Cirque du Soleil to perform in April on AlliedSignal site

Performances of troupe to be first event on land since cleanup finished

January 29, 2003|By Meredith Cohn | Meredith Cohn,SUN STAFF

In an effort to ease the public onto a formerly polluted industrial site that juts into the Inner Harbor, developers who plan on building offices and shops there will first play host to a popular Canadian troupe of performers.

Mayor Martin O'Malley plans to announce Feb. 5 that the Cirque du Soleil will perform on the former AlliedSignal chromium plant site under tents from April 11 to 27.

The shows will be the first major attraction held on the site since a lengthy process of burying and capping toxic waste was completed in June 1999.

The city and a spokeswoman for Cirque du Soleil confirmed that an announcement is planned.

Bill Gilmore, executive director of the Baltimore Office of Promotion and the Arts, said he had been talking with the developers about their site, now called Harbor Point, for months about an event when Cirque du Soleil officials contacted the city.

"We've always used special events as a way of marketing special areas of downtown," he said. "It's a proven thing."

Cirque du Soleil is probably best known for its aquatic performances in Las Vegas called "O," but it also puts on several shows around the world that incorporate street acts with theater and circus attractions - without the animals.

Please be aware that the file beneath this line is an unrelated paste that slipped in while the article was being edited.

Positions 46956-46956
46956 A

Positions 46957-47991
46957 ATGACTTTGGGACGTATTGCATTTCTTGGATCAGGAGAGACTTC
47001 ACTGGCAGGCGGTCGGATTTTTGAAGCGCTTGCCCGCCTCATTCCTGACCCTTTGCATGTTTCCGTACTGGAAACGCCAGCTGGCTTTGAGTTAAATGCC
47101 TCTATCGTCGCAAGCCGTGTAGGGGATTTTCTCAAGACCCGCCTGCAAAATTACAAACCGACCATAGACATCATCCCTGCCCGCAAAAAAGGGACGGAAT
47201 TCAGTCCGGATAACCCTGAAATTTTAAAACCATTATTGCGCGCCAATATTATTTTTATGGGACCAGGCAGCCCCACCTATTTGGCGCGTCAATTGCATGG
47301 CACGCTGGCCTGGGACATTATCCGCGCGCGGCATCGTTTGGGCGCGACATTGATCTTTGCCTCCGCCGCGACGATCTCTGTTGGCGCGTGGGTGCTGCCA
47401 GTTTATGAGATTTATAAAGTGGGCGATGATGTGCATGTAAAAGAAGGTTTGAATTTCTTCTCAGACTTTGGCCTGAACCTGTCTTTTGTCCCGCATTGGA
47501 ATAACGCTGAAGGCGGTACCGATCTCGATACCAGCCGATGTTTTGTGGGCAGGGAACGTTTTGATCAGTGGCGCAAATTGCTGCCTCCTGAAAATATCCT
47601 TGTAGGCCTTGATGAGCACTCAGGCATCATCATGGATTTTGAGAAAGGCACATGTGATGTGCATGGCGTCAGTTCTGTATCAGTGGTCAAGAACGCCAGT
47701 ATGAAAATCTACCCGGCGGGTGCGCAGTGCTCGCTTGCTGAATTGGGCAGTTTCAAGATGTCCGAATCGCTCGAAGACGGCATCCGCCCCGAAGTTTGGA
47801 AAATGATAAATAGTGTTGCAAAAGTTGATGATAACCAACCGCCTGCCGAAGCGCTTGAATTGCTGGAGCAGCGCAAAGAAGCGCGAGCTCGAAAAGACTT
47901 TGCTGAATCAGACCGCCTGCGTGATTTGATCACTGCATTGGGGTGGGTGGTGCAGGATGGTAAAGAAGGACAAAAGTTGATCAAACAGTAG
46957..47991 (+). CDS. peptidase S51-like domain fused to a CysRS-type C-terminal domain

In Baltimore, they will perform a show called Dralion - a fusion between the dragon, representing the East, and the lion, which represents the West, according to Cirque du Soleil's Web site - with 35 Chinese artists and clowns. A temporary arena will seat up to 2,500 spectators, Cirque du Soleil said.

Anita Nelving, a spokeswoman for the circus, said that more details would be provided at next week's City Hall news conference.

"We'd like to keep things under wraps until then," Nelving said.

C. William Struever, who is teaming with bakery magnate John Paterakis Sr. to develop the 27-acre site, agreed that Cirque would be good for the site and for the city.

Struever likened the shows to the fairs that the city was host in the 1970s at the once industrial Inner Harbor to well up enthusiasm for new development there.

"The goal is to begin programming special events and activities out of Harbor Point so people can experience what a fantastic spot it is," he said.

Until now, there has been little activity on the Allied site.

The vast parcel has sat quiet for about a decade since Allied and its new owner, Honeywell International Inc., spent $100 million demolishing the plant and covering the waste with a cap of clay.

It was considered one of the state's most complex hazardous waste cleanup sites.

Honeywell must monitor the underground waste in perpetuity, although government agencies have approved the parcel for redevelopment.

Developers view it as one of the largest and last opportunities to build downtown, and they plan a complex of offices, shops, parks and hotel rooms.

They said construction could begin by the end of the year on up to 1.8 million square feet of commercial space.

The developers are working on the details of their 100-year lease from Honeywell, and Cirque du Soleil will sublease the site from the developers.

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